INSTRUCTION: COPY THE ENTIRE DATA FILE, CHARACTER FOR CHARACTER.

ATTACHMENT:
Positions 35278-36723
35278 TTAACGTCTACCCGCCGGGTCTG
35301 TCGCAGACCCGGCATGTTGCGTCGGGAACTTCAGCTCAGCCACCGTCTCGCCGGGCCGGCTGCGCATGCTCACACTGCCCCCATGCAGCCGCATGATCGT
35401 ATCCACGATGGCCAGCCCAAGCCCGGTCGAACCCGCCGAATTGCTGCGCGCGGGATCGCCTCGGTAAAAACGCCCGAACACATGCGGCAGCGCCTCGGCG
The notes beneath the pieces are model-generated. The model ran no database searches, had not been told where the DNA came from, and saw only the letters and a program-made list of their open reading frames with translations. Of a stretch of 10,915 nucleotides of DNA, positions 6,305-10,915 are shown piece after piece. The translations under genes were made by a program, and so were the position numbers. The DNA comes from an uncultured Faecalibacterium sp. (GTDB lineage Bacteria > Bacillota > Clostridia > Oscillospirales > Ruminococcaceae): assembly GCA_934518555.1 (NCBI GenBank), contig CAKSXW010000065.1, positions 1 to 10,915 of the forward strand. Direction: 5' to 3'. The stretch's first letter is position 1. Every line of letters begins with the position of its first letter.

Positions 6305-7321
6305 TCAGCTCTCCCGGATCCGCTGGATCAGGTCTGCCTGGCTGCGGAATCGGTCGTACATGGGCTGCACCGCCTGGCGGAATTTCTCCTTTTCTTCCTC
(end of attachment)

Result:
Positions 35278-36723
35278 TTAACGTCTACCCGCCGGGTCTG
35301 TCGCAGACCCGGCATGTTGCGTCGGGAACTTCAGCTCAGCCACCGTCTCGCCGGGCCGGCTGCGCATGCTCACACTGCCCCCATGCAGCCGCATGATCGT
35401 ATCCACGATGGCCAGCCCAAGCCCGGTCGAACCCGCCGAATTGCTGCGCGCGGGATCGCCTCGGTAAAAACGCCCGAACACATGCGGCAGCGCCTCGGCG
The notes beneath the pieces are model-generated. The model ran no database searches, had not been told where the DNA came from, and saw only the letters and a program-made list of their open reading frames with translations. Of a stretch of 10,915 nucleotides of DNA, positions 6,305-10,915 are shown piece after piece. The translations under genes were made by a program, and so were the position numbers. The DNA comes from an uncultured Faecalibacterium sp. (GTDB lineage Bacteria > Bacillota > Clostridia > Oscillospirales > Ruminococcaceae): assembly GCA_934518555.1 (NCBI GenBank), contig CAKSXW010000065.1, positions 1 to 10,915 of the forward strand. Direction: 5' to 3'. The stretch's first letter is position 1. Every line of letters begins with the position of its first letter.

Positions 6305-7321
6305 TCAGCTCTCCCGGATCCGCTGGATCAGGTCTGCCTGGCTGCGGAATCGGTCGTACATGGGCTGCACCGCCTGGCGGAATTTCTCCTTTTCTTCCTC